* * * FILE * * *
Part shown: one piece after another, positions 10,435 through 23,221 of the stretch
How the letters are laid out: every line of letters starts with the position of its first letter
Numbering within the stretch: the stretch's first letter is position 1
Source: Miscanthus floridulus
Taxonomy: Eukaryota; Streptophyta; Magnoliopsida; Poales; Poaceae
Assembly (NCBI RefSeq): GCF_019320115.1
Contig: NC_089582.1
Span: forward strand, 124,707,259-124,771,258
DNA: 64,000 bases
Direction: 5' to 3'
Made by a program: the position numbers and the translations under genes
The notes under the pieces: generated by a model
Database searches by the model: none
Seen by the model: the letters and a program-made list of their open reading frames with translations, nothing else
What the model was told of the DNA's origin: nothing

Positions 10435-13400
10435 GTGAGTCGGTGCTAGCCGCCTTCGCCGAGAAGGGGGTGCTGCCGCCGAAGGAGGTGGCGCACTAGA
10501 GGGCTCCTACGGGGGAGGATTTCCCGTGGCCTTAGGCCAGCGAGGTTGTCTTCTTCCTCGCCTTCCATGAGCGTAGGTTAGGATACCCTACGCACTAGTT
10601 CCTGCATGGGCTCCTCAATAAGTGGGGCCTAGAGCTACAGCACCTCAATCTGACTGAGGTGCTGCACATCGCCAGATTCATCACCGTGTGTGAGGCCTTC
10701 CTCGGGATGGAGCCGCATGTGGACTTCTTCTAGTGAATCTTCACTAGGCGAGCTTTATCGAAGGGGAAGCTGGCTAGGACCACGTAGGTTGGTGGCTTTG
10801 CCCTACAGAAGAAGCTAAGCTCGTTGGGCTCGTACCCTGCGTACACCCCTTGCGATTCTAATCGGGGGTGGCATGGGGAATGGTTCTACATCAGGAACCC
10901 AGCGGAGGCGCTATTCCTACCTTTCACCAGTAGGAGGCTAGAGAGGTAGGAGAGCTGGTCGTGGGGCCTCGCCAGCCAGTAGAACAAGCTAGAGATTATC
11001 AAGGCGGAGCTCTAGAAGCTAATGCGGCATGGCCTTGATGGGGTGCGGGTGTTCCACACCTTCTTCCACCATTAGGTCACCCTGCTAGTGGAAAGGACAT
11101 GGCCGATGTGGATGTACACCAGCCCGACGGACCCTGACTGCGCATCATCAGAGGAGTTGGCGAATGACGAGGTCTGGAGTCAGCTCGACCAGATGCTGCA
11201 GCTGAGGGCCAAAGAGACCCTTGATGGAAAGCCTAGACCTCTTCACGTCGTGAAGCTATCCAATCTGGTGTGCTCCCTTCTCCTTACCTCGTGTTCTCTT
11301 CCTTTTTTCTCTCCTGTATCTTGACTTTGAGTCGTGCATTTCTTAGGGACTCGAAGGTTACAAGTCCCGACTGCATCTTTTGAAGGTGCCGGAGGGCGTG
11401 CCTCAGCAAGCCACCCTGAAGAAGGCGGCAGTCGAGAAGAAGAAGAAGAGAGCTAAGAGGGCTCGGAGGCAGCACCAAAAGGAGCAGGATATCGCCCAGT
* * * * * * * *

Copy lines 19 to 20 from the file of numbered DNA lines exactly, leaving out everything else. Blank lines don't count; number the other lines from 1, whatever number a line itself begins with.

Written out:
10601 CCTGCATGGGCTCCTCAATAAGTGGGGCCTAGAGCTACAGCACCTCAATCTGACTGAGGTGCTGCACATCGCCAGATTCATCACCGTGTGTGAGGCCTTC
10701 CTCGGGATGGAGCCGCATGTGGACTTCTTCTAGTGAATCTTCACTAGGCGAGCTTTATCGAAGGGGAAGCTGGCTAGGACCACGTAGGTTGGTGGCTTTG